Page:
Rubycon (1975) – Tangerine Dream

This was my introduction to electronica. One of my rules for discovering and enjoying new music was the presence of keyboards, so Tangerine Dream had something of an advantage! I bought Rubycon shortly after its release having heard and been intrigued by Phaedra in 1974 and sold on the suggestion that they were influenced by Pink Floyd. I loved the single composition format over the two sides of the LP (Rubycon part 1, Rubycon part 2) which seemed to be a Virgin Records thing, but it was the amorphous other-worldly nature of the music, transporting you somewhere alien but largely benevolent which most attracted. I still maintain it’s the best record to listen to through headphones in the dark.



Cook (1974) – Premiata Forneria Marconi

Cook has probably had the most profound effect on my life after Close to the Edge and is responsible for my appreciation of Rock Progressivo Italiano. I can’t remember exactly how PFM came across our radar but I must have seen their performance on The Old Grey Whistle Test and Alan Freeman must have played them on his Saturday afternoon radio show. Cook was the first of their records that I bought but we were also listening to Photos of Ghosts, Chocolate Kings and Jet Lag, blown away by the musicianship and intrigued by the Italian take on prog.




UK (1978) – UK

As brilliant as this album is, it’s disappointing because it marks the end of the first era of progressive rock. At the time it seemed like it marked a new beginning, a strong album with excellent tunes and great playing and incorporating, through Allan Holdsworth and Bill Bruford, a jazz rock sensibility. Following the demise of King Crimson, it seemed like the formidable rhythm section which drove Crimson from 1973 – 1974 had, after some wandering that added to their musical educational, found an ideal home. Of the other ostensibly prog releases that followed, only National Health produced music of a quality that could match anything from the golden age of progressive rock. Genesis were down to three members and consciously going pop; Camel, directed by their record company, had given up on epics; Yes seemed bereft of a coherent concept and put out the patchy Tormato, where poly-Moog drenches everything apart from flanged bass, and ELP produced Love Beach.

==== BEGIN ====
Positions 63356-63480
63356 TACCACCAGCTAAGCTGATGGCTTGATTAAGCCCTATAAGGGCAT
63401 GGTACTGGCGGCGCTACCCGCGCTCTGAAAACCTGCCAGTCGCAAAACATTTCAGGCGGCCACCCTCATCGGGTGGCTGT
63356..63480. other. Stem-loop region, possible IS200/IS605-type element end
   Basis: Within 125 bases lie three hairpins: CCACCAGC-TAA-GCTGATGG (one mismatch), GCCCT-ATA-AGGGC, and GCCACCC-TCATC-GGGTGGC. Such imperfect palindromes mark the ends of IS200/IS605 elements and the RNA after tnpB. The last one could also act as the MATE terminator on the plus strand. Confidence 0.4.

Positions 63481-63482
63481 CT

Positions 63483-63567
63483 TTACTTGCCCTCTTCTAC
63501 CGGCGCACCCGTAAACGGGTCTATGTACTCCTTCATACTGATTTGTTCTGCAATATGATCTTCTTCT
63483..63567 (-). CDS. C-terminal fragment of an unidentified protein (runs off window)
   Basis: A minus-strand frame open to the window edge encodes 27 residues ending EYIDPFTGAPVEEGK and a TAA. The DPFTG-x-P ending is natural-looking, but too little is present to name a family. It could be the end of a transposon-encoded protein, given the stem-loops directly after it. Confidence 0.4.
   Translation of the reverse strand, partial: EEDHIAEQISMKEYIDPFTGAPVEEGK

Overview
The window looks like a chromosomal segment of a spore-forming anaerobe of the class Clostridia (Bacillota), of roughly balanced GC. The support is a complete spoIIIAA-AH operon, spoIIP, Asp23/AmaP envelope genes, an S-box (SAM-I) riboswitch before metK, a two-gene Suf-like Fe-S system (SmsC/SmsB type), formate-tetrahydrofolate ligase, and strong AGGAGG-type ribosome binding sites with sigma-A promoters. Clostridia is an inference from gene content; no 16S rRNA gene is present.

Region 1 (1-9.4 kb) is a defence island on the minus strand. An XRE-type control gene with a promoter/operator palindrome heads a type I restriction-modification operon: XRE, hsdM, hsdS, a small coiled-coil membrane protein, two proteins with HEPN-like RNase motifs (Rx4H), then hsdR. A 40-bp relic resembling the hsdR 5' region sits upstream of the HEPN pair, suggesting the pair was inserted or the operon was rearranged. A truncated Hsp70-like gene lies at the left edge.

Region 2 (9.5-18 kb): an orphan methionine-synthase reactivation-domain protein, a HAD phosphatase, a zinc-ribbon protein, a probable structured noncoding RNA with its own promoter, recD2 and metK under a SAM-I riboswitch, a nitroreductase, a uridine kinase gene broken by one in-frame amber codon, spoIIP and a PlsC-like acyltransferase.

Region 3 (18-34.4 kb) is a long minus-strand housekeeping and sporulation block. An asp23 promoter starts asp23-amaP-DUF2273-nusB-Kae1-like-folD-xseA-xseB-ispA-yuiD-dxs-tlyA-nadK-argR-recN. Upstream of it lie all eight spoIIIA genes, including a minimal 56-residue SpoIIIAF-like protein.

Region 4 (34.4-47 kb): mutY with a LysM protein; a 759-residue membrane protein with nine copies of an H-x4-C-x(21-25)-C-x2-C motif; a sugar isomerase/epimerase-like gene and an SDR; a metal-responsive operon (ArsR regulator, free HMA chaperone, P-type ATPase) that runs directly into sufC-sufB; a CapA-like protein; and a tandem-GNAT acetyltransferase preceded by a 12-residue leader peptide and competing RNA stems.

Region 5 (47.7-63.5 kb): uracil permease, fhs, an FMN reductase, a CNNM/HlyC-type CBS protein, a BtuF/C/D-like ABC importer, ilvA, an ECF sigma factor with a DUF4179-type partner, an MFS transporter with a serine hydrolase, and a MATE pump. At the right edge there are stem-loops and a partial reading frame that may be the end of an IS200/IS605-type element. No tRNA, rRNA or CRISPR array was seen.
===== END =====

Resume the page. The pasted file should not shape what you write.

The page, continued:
Lux Ade (2006) – La Maschera di Cera

By 2005 I had begun to fully appreciate the breadth of output from Italian prog bands operating during the golden period of progressive rock, despite rarely featuring in the UK music press at that time. 2005 was the first year of an almost unbroken series of annual pilgrimages to Italy and the first where I consciously sought out record stores in an attempt to build up a collection of classic Italian prog. Fast forward to 2008 and it was only by chance that I came across a copy of Lux Ade in Beano’s second hand record store in Croydon and, tempted by the obvious 70’s keyboard set up, production courtesy of PFM’s Franz di Cioccio, plus the fact I had a 50% discount as a ‘member’ of Beano’s, that I handed over £5 to complete the best ever speculative buy I’ve ever made. This CD opened up the Italian progressive rock scene that re-emerged in the mid 90s to me and, in a parallel to hearing Close to the Edge, the first rock album I’d ever listened to, I think that Lux Ade is the best of the current wave of Rock Progressivo Italiano albums.



I found it relatively easy to come up with the bands that made up my nine but I originally chose Moving Waves instead of Focus 3 and Red instead of Starless. I seem to recall hearing The Inner Mounting Flame before Birds of Fire, but I didn’t own the first Mahavishnu album for some time and I actually most like Between Nothingness and Eternity (which I also bought in 1975.) It seems a shame to miss out some of my favourite albums but that’s not the point of the exercise; I tried to choose titles which had the most meaning and my taste tended to expand organically, with an appreciation for The Nice opening up ELP and then Refugee. It’s not unfair to say that my predilection for music hasn’t really changed at all in the 35 years I’ve been buying records, and that includes life-affirmative events like getting married and becoming a father. My wife went through the exercise and almost instantly came up with a fairly eclectic mix that seems to have more to do with life events than mine but also reflects a constant evolution, partly spurred by the discovery of music through Shazam: Simon and Garfunkel's Greatest Hits, Let’s Get it On by Marvin Gaye, Bat out of Hell by Meat Loaf, Vienna by Ultravox, Private Eyes by Hall and Oates, Dare by The Human League, Chris Rea’s self-titled fourth album, True by Spandau Ballet and ending up with Truth Came Running, the first album by Australian singer-songwriter Mark Wilkinson, bought from the man himself as he was busking in Sydney in 2012.